SAN FRANCISCO (Reuters) - Microsoft Corp will provide free cloud-computing and research applications to qualified medical researchers working on the Ebola virus, the software company’s chief executive said on Monday.
“One of the things tomorrow morning we’re going to do is make available Azure computer power to the research community,” Chief Executive Officer Satya Nadella said at a presentation in San Francisco.
Azure is the name of Microsoft’s cloud-computing platform, essentially a group of datacenters that allow users to access large amounts of information and computing power remotely over the Internet.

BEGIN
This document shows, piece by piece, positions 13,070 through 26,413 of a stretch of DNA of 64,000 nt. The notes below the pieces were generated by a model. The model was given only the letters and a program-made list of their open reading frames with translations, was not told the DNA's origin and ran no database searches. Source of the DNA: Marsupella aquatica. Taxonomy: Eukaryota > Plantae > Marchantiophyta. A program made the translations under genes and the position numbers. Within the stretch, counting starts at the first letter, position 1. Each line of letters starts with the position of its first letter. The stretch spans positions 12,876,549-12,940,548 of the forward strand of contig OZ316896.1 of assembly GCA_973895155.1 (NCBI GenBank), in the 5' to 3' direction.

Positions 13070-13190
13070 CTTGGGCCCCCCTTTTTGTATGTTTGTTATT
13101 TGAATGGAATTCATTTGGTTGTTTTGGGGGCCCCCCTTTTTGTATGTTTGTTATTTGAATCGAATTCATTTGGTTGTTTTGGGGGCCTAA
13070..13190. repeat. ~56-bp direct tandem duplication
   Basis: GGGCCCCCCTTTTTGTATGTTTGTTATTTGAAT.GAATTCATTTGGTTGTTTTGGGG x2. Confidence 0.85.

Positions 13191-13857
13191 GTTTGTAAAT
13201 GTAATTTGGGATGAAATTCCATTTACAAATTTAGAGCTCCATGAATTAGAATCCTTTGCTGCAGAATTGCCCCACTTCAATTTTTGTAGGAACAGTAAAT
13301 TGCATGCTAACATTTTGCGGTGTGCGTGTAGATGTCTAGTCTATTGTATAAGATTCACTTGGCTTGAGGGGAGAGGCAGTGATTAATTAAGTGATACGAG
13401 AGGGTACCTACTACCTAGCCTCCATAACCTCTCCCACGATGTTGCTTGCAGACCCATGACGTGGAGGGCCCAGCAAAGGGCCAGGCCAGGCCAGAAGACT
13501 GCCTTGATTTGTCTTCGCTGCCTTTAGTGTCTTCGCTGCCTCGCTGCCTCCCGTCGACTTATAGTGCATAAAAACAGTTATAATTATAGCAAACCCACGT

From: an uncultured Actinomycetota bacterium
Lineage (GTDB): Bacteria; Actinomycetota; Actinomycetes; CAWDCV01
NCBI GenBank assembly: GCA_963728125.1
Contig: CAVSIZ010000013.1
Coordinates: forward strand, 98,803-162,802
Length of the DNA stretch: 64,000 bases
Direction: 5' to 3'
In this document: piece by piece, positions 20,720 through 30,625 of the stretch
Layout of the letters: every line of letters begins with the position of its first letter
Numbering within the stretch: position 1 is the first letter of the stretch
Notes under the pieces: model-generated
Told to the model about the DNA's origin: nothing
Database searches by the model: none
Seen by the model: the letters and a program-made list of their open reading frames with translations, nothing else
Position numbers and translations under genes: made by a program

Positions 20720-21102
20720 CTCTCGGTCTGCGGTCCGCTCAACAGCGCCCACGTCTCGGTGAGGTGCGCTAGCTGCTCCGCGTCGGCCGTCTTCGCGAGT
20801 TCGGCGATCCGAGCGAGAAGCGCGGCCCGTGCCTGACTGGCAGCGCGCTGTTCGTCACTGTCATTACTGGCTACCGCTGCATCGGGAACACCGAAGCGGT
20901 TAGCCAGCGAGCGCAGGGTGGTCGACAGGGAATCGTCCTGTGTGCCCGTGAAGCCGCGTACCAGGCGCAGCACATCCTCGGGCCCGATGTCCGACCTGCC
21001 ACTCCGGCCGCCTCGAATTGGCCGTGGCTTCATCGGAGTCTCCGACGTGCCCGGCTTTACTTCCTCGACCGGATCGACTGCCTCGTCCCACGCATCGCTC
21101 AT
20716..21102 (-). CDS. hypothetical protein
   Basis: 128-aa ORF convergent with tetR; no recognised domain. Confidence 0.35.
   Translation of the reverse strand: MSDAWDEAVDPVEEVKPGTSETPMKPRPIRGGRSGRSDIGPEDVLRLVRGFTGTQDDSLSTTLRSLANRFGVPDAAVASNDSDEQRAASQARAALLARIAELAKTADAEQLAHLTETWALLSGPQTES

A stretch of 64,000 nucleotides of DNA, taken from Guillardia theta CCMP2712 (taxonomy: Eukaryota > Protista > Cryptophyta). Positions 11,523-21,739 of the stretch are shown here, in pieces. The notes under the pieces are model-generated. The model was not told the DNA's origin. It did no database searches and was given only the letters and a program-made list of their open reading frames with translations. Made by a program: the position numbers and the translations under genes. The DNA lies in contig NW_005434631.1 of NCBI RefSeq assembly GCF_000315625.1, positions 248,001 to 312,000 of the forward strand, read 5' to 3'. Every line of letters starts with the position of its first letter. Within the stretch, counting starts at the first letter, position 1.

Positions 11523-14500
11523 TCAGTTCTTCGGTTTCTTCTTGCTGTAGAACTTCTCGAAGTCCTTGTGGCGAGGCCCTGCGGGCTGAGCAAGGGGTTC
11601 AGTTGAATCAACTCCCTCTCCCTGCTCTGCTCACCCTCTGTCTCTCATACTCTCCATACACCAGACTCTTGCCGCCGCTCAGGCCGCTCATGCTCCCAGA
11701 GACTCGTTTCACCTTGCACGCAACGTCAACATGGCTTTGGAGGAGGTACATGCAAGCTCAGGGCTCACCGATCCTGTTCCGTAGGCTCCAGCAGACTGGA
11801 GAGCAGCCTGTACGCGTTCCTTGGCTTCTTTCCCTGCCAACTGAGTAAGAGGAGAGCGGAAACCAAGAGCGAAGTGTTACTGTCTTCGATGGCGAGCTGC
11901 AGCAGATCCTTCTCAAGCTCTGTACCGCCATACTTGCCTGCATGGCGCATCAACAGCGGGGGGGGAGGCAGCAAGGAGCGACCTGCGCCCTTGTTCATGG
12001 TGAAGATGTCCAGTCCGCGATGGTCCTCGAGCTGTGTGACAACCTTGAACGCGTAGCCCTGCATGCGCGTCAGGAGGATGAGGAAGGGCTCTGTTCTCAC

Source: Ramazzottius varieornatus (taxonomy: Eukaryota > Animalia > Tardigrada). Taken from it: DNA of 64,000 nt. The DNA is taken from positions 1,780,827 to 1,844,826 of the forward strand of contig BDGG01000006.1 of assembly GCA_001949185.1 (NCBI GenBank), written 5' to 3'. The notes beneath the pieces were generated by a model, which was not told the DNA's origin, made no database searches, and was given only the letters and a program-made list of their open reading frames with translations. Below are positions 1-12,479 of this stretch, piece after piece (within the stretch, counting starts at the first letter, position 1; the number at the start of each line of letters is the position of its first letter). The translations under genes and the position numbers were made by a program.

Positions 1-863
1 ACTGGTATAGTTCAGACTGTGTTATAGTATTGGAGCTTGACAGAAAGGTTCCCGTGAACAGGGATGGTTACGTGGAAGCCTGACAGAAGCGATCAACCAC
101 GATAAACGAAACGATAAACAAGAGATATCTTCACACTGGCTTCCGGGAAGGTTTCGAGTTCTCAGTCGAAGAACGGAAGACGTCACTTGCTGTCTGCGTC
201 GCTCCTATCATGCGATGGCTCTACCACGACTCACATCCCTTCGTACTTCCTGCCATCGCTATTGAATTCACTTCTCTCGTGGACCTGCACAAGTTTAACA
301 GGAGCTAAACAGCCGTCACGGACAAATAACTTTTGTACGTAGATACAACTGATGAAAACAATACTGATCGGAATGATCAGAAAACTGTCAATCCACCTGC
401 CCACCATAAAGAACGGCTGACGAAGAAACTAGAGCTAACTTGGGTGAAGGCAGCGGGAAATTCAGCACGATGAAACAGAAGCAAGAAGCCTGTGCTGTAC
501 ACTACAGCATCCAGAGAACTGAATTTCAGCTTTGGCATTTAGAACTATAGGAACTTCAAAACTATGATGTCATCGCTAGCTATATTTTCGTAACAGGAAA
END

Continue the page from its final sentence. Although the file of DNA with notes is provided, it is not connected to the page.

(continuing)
“In addition we have some tools that Microsoft researchers built to be able to do vaccine discovery, so we want to take all of that and make it available for the research community,” said Nadella.
According to the company’s website, Microsoft’s research unit is “soliciting cloud computing proposals for projects that are working towards developing a better understanding of the spread and cure of the Ebola virus.”
Qualifying proposals from researchers affiliated with academic institutions “will be awarded allocations of Microsoft Azure compute and storage resources,” it said.
Access to Microsoft’s vast web of datacenters could be helpful to researchers looking to store and analyse large sets of data that would be difficult to study using only local computers and networks.
Reporting by Christina Farr and Bill Rigby; editing by Bernadette Baum, Bernard Orr